A technological reminiscence

Today it took only about 20 minutes to upload footage of my pupils performances from the camera cards to my computer.
When I started recording my pupils’ concerts 20 years ago it was on a borrowed Hi8 analog tape camera. Editing was impossible, but I got quite an ace at dubbing off pupils’ performances onto each family's own dedicated piano VHS tape. At this time we used to have our concerts in the drawing room at Pyt House, when it was a retirement home.
The next stage was when Pyt House closed and the concerts moved to Port Regis. Initially they were recorded by a  film-maker mum on an expensive early Sony MiniDVtape camera, which involved realtime camera playouts to upload. I edited on iMovie 6, before moving to FinalCut. Around that time DVD emerged as a consumer format and, ever the early adopter, I wrestled with producing each concert onto DVD. Nowadays DVD production is a piece of cake, but then I called it DVooDoo, because in the early days there were so many user-programmable settings and, being before rise of Google, NO way to find out what they all did except by sucking & seeing; and hoping that you remembered what setting you'd chosen if it came out OK.
Then in 2006 two things came along to make everything easier. One was that I began uploading the videos to uTube; and the second was that Simon Davison and the Nadder Film Club got 2 sassy Sony MiniDVtape cameras.
Over the last few years I've invested in new cameras and portable digital recorders myself, including the handsome prosumer Canon used on this occasion.

I was always fascinated by the relationship between reality of performance and the process of capturing it. What is the most marvellous thing is that in my lifetime everything I wanted to do when I was 17—but couldn’t because it was far far too expensive and required technicians and none of the technologies linked with each other—I now can do pretty much single-handedly in my studio, thanks to digital.
My techno-memories go back to the very first Ampex multitracks. The first time I saw a 12” spool of ¼” tape, called a NAB hub, in a professional studio I just thought it was the most exotic and beautiful thing Id ever seen. I think they cost £4,* which was a lot of money in 1971. And the 12” spools of 2” tape used for multitrack recording were about £36* - and to me were more wonderful and alluring than anything else in the world. (*around £55 & £500 in today’s money).
Once Id seen the inside of a recording studio I knew I never wanted to do anything else with my life. I was totally in love with all forms of recording technology. I still think the smell of opening a can of film when rushes are delivered straight from the lab is about the most intoxicating perfume I know - the simultaneous hope & fear of being about to see what you did the day before makes the headiest cocktail.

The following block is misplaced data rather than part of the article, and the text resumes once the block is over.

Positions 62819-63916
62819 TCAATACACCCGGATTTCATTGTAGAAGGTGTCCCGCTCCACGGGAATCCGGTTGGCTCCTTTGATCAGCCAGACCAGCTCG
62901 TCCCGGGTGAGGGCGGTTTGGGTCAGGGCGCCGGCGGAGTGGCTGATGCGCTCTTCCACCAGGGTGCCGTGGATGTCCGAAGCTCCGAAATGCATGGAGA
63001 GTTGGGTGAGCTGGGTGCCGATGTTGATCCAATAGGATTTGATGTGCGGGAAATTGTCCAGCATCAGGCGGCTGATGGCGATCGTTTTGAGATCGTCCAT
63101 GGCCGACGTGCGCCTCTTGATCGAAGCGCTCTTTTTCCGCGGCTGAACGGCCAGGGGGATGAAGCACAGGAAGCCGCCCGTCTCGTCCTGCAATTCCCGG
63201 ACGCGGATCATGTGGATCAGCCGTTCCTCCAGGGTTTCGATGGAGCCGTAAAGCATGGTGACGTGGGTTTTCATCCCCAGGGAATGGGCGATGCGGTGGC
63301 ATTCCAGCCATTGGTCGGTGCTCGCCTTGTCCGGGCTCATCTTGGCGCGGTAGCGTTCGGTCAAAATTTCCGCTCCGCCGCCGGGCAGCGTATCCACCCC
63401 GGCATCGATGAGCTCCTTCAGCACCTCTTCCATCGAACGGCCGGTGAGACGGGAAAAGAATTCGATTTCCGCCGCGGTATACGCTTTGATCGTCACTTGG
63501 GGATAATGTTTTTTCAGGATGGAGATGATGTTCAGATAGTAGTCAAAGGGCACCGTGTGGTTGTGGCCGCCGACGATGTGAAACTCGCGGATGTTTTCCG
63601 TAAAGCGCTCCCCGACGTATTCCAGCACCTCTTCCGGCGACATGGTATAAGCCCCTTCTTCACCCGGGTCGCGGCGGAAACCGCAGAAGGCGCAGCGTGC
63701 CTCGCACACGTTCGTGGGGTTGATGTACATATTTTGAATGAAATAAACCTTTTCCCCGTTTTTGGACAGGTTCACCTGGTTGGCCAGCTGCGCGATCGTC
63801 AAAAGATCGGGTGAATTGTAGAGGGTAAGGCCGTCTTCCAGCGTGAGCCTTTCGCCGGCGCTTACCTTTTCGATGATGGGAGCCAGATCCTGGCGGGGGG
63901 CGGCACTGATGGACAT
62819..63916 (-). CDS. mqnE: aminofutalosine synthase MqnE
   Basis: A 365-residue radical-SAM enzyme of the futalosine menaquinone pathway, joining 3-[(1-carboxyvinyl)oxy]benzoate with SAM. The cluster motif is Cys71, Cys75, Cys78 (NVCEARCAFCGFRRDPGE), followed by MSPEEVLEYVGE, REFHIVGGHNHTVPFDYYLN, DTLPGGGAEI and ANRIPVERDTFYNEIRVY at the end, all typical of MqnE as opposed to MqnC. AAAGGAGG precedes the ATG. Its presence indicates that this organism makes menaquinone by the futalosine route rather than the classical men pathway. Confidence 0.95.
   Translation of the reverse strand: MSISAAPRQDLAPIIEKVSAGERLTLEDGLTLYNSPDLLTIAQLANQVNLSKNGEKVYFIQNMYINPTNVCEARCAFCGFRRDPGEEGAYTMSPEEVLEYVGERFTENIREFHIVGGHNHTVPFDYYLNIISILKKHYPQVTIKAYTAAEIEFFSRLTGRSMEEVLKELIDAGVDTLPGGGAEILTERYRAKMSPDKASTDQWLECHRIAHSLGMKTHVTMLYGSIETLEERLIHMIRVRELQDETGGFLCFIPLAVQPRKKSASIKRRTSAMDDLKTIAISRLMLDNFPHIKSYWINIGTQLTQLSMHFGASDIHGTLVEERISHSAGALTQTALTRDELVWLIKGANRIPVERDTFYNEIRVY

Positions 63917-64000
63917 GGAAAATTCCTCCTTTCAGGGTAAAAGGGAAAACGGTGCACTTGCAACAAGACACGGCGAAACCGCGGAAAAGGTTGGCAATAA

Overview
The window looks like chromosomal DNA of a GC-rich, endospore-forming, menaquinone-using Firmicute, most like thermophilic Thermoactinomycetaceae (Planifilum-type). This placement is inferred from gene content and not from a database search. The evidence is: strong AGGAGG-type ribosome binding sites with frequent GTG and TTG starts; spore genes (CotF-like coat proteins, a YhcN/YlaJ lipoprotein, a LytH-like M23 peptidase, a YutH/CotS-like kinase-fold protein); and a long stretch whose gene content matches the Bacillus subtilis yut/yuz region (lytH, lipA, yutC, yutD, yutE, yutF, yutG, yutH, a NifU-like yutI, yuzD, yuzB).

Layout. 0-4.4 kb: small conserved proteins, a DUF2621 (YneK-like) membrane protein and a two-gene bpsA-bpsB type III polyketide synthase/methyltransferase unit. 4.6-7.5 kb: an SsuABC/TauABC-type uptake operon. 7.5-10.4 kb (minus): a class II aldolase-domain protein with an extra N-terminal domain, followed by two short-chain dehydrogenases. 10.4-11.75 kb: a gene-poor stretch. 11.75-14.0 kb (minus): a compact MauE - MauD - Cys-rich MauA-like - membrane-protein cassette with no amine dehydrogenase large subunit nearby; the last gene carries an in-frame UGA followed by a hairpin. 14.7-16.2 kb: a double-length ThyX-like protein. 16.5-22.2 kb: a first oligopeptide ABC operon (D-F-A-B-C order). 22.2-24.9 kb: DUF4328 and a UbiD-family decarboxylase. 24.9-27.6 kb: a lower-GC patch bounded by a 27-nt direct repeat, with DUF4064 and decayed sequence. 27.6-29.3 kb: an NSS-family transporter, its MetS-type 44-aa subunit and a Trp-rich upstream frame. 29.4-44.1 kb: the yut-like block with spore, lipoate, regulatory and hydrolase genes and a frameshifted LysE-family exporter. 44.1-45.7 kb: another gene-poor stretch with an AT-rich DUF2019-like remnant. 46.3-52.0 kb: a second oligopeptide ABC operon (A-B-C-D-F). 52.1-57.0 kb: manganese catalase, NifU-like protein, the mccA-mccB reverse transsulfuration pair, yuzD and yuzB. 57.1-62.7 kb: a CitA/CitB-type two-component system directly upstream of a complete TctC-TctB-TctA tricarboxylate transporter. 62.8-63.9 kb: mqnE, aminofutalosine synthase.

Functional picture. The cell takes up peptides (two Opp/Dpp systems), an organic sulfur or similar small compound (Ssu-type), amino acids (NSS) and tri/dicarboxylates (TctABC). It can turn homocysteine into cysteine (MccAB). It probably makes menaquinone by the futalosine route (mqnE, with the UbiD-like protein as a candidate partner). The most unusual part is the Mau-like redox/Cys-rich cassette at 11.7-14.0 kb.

Why then did I leave that world? And the answer is the filters which increasingly came to restrict the kind of programming you could make. Academics talk about the ‘discourse of broadcasting’ - by which they mean the consensus perspective that expresses mainstream political/cultural/moral perceptions while simultaneously marginalising alternative ones.
As my life and career progressed I became increasingly aware of the savage contrast between the potency of the technology to achieve positive effects on society and the lazy cowardice of those who were only in it for the money/fame/status. Despite some successes, I realised that I too was as trapt as anyonelse by the very luxury of the technology itself, and eventually I came to feel that if I wanted to reach my own creative potential I needed to reenter the roughness and imperfection of the analog world.
And that is how I come to be teaching the piano in Tisbury, where nowadays I feel I can do much more lasting good in a small area of the world than I could within the adverse currents of the big wide one. But what I learnt still comes in handy; and my hope is that in the long run fellow educators may look at the body of work I've created in these videos and ask themselves if there is something about motivation in the approach they could learn from?